Dialogue Academy

Embedding dialogue and debate


Dialogue in action

Dialogue in action

Dialogue in action

Dialogue in action

Dialogue in action

Dialogue in action

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What is dialogue?

home1Dialogue can be a tricky word to pin down. Even though its use has been widespread in science engagement over the past few years, exactly what it means can depend on who you are talking to.

At the academies we encouraged participants to think about a definition that worked for them and for their organisation, and gave them a few definitions to help frame their thinking. The definitions that we chose are:

From the Association for Science and Discovery Centres:

“A conversation between parties where all groups are listening to and learning from one another”

“This is a nice simple definition that encompasses all kinds of dialogue. An ideal definition for me also includes sharing opinions.”
Sarah – The Centre for Life;

From the dictionary:

  1. conversation between two or more people
  2. an exchange of opinions; discussion
  3. the lines spoken by characters in a drama or fiction
  4. a passage of conversation in a literary or dramatic work
  5. a political discussion between representatives of two nations or groups

From ‘Dialogue with the public: Practical Guidelines’:

“Dialogue is generating debate and interaction between individuals and groups and creating a climate where people discuss scientific issues in the way in which they discuss other issues of public and social policy.

“This dialogue may not lead anywhere on terms of decision-making, but it is stimulating interest in, and awareness of, issues.

“Scientists may be talking to the public, the public may be talking to each other, there may be television and radio programmes, web chat sites etc. with no end in sight other than that science becomes just another facet of life, rather than something different and difficult.”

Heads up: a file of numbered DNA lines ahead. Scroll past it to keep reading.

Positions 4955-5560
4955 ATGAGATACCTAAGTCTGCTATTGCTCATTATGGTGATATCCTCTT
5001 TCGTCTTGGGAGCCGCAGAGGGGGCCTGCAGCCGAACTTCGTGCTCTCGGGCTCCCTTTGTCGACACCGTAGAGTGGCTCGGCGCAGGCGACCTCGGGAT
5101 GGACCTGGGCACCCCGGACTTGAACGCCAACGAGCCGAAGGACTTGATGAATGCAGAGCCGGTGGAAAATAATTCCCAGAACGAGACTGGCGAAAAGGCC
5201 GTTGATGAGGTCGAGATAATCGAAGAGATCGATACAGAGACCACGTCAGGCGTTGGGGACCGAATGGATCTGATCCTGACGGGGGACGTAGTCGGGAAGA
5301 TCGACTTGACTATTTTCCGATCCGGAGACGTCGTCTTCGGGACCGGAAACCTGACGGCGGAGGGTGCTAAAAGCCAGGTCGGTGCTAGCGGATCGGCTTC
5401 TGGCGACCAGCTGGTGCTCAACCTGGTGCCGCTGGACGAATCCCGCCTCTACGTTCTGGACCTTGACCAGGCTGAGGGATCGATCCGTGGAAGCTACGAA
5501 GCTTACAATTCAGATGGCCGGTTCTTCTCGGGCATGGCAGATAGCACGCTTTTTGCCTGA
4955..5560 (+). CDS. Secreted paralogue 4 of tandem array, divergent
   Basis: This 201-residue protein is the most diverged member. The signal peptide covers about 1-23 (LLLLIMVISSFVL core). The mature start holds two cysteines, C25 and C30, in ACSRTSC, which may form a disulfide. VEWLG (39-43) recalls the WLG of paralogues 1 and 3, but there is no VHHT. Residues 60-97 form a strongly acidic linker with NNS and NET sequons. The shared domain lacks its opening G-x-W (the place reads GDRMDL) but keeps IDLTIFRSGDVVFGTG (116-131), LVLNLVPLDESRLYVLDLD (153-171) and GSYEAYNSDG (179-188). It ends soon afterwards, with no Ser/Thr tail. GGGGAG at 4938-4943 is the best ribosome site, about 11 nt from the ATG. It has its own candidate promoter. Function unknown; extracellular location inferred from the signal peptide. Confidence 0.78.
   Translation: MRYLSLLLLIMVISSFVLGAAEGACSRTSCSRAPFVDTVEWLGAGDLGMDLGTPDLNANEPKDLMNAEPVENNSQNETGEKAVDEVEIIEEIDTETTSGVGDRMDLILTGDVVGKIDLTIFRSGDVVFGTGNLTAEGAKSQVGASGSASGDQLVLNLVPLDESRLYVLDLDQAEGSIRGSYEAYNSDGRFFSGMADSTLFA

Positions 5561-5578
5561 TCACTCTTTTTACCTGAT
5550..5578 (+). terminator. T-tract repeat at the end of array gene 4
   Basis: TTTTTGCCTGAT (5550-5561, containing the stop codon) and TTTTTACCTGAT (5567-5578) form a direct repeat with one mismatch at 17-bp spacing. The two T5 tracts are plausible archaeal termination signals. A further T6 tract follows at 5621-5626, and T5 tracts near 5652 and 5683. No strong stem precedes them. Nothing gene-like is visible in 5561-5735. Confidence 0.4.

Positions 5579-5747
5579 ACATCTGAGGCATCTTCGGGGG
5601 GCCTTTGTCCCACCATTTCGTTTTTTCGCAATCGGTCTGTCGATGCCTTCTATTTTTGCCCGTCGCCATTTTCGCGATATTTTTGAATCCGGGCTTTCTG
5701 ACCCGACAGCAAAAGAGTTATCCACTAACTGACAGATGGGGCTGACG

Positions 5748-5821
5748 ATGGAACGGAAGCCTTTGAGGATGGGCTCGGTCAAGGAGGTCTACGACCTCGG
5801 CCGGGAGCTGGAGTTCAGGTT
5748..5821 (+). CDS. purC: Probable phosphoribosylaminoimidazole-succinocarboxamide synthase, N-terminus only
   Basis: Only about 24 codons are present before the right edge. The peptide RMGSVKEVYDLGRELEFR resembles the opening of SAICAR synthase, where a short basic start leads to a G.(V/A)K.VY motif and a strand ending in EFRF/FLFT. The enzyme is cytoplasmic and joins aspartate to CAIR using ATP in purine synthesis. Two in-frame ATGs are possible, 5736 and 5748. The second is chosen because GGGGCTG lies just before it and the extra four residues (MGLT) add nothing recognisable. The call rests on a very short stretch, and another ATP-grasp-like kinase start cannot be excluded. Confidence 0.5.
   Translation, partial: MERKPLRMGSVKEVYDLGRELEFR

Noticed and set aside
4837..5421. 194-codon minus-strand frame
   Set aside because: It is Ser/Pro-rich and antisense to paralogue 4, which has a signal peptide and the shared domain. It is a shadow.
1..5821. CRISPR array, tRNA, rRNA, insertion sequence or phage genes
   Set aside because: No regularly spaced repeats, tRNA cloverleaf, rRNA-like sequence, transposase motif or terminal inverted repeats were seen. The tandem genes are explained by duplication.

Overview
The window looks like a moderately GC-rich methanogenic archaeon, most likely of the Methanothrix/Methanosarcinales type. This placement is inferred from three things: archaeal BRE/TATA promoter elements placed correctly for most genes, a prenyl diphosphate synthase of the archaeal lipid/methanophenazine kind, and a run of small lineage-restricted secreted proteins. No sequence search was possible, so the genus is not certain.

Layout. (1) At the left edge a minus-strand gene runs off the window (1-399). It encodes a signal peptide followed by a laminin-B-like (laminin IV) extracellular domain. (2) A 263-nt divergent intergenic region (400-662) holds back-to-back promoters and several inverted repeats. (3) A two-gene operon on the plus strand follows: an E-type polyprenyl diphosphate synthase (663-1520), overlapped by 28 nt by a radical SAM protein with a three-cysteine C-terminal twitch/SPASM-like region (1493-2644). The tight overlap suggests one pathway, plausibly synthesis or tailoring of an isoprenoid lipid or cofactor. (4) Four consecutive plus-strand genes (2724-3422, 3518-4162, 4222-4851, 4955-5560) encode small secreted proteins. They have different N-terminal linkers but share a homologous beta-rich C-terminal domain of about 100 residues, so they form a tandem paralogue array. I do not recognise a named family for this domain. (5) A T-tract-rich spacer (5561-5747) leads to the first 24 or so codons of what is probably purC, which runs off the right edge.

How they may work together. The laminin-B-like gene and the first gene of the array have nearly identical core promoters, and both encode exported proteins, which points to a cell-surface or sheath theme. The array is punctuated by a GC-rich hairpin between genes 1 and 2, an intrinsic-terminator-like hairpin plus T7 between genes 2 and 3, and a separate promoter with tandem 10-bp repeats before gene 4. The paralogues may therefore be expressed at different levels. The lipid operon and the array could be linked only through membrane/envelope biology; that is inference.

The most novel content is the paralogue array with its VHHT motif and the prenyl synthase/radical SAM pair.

This is taken from a document developed on behalf of RCUK and the Office for Science and Technology in 2002 by People Science & Policy Ltd and Taylor Nelson Sofres. It was prepared in response to the ‘Science and Society’ Report published by the House of Lords Select Committee on Science and Technology in March 2000. RCUK has since refined this description of dialogue to reflect their view that dialogue should be part of a decision making process.

“The way this definition talks about science becoming just another facet of life and not something different and difficult applies to the majority of the events and activities we do. It also acknowledges the fact that you don’t necessarily need to have a ‘scientist’ involved for dialogue to take place.”
Katy – At-Bristol

From The Science Museum:

“A process of communication in which two or more participants engage in an open exploration of issues and relationships on an equitable basis.

“Dialogue is the exchange of ideas, opinions, beliefs, and feelings between participants – both speakers and audience. It is listening with respect to others and being able to express one's own views with confidence."

“Dialogue is not silence, chaos or one person or faction monopolising the session.”

“I like this definition because it is a very practical description of dialogue in the context of our sector. I believe dialogue is not the exchange of facts but, as this definition says, it is the exchange of ideas, opinions, beliefs, and feelings. I also love the idea of exploration within dialogue – getting deeper into an issue or topic by exploring what it means to different people.”
Gemma - At-Bristol

“I like the way the Science Museum's definition describes the exchange of ideas, opinions, beliefs and feelings. It highlights the importance of how dialogue must be relevant to people lives to be successful and engaging.”
Lauren - Thinktank

From ScienceWise:

Public dialogue is:

  • talking with the public about ethical and societal issues
  • about the instigators of the dialogue being prepared to change their minds
  • about getting public and different perspectives to help explore issues, aspirations and concerns when shaping policy
  • gathering public experience in science and technology issues

Public dialogue is not:

  • one-way communication or ‘information gathering’ techniques such as surveys, focus groups, polls, or some citizens’
  • about simply supporting or seeking acceptance for preconceived policies

Somethings to note when referring to dialogue:
If you’re talking with someone from government, or an organisation closely related to government (such as ScienceWise) they will probably expect dialogue activities to have outcomes, in particular feeding into policy and decision making. They will tend to talk about ‘public dialogue’.
If in doubt, it’s a good idea to agree a definition of dialogue with the person that you’re talking to, so that you know you’re both on the same page!

Last Updated ( Thursday, 04 November 2010 13:31 )